AWS VPC CNI plugin

This guide explains how to set up Cilium in combination with the AWS VPC CNI plugin. In this hybrid mode, the AWS VPC CNI plugin is responsible for setting up the virtual network devices as well as for IP address management (IPAM) via ENIs. After the initial networking is setup for a given pod, the Cilium CNI plugin is called to attach eBPF programs to the network devices set up by the AWS VPC CNI plugin in order to enforce network policies, perform load-balancing and provide encryption.



Some advanced Cilium features may be limited when chaining with other CNI plugins, such as:


If you require advanced features of Cilium, consider migrating fully to Cilium. To help you with the process, you can watch two Principal Engineers at Meltwater talk about how they migrated Meltwater’s production Kubernetes clusters - from the AWS VPC CNI plugin to Cilium.


Please ensure that you are running version 1.11.2 or newer of the AWS VPC CNI plugin to guarantee compatibility with Cilium.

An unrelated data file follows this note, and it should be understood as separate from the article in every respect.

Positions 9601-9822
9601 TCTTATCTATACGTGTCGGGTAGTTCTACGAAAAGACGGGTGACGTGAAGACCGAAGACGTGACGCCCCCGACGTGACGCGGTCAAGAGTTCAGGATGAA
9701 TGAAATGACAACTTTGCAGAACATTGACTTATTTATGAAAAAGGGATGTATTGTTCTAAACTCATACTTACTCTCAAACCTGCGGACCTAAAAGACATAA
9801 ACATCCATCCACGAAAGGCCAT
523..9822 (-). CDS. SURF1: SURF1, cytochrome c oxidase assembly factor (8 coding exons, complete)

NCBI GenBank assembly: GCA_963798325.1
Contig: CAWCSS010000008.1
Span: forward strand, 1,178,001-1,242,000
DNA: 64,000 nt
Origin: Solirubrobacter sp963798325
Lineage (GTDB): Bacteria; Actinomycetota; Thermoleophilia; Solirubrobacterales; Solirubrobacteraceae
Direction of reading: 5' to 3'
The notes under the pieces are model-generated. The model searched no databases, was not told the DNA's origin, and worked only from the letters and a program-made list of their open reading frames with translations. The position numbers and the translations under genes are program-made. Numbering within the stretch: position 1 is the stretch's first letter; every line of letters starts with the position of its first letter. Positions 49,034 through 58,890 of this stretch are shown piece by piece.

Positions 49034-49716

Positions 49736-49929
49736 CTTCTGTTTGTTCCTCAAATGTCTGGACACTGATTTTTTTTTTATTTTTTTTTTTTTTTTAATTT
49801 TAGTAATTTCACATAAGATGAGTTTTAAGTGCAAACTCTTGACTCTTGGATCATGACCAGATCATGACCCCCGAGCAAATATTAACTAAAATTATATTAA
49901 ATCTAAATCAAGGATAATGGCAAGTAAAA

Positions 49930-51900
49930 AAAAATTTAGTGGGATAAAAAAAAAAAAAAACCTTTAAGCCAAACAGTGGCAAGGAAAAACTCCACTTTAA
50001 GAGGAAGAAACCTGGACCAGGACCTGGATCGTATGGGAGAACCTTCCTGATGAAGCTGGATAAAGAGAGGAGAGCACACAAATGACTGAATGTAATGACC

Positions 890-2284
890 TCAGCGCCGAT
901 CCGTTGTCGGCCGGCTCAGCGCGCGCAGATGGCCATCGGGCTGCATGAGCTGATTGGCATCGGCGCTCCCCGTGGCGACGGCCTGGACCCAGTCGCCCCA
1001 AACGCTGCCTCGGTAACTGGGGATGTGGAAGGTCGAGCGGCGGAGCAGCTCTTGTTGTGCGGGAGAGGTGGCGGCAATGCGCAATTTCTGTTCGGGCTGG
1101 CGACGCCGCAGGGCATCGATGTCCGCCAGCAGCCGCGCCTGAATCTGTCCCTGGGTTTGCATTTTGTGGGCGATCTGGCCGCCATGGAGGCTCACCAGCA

$ kubectl -n kube-system get ds/aws-node -o json | jq -r '.spec.template.spec.containers[0].image'

If you are running an older version, as in the above example, you can upgrade it with:

$ kubectl apply -f

Setting up a cluster on AWS

Follow the instructions in the Cilium Quick Installation guide to set up an EKS cluster, or use any other method of your preference to set up a Kubernetes cluster on AWS.

Ensure that the aws-vpc-cni-k8s plugin is installed — which will already be the case if you have created an EKS cluster. Also, ensure the version of the plugin is up-to-date as per the above.

Download the Cilium release tarball and change to the kubernetes install directory:

curl -LO
tar xzf main.tar.gz
cd cilium-main/install/kubernetes

Deploy Cilium via Helm:

helm install cilium ./cilium \
  --namespace kube-system \
  --set cni.chainingMode=aws-cni \
  --set cni.exclusive=false \
  --set enableIPv4Masquerade=false \
  --set routingMode=native \
  --set endpointRoutes.enabled=true

This will enable chaining with the AWS VPC CNI plugin. It will also disable tunneling, as it’s not required since ENI IP addresses can be directly routed in the VPC. For the same reason, masquerading can be disabled as well.

Restart existing pods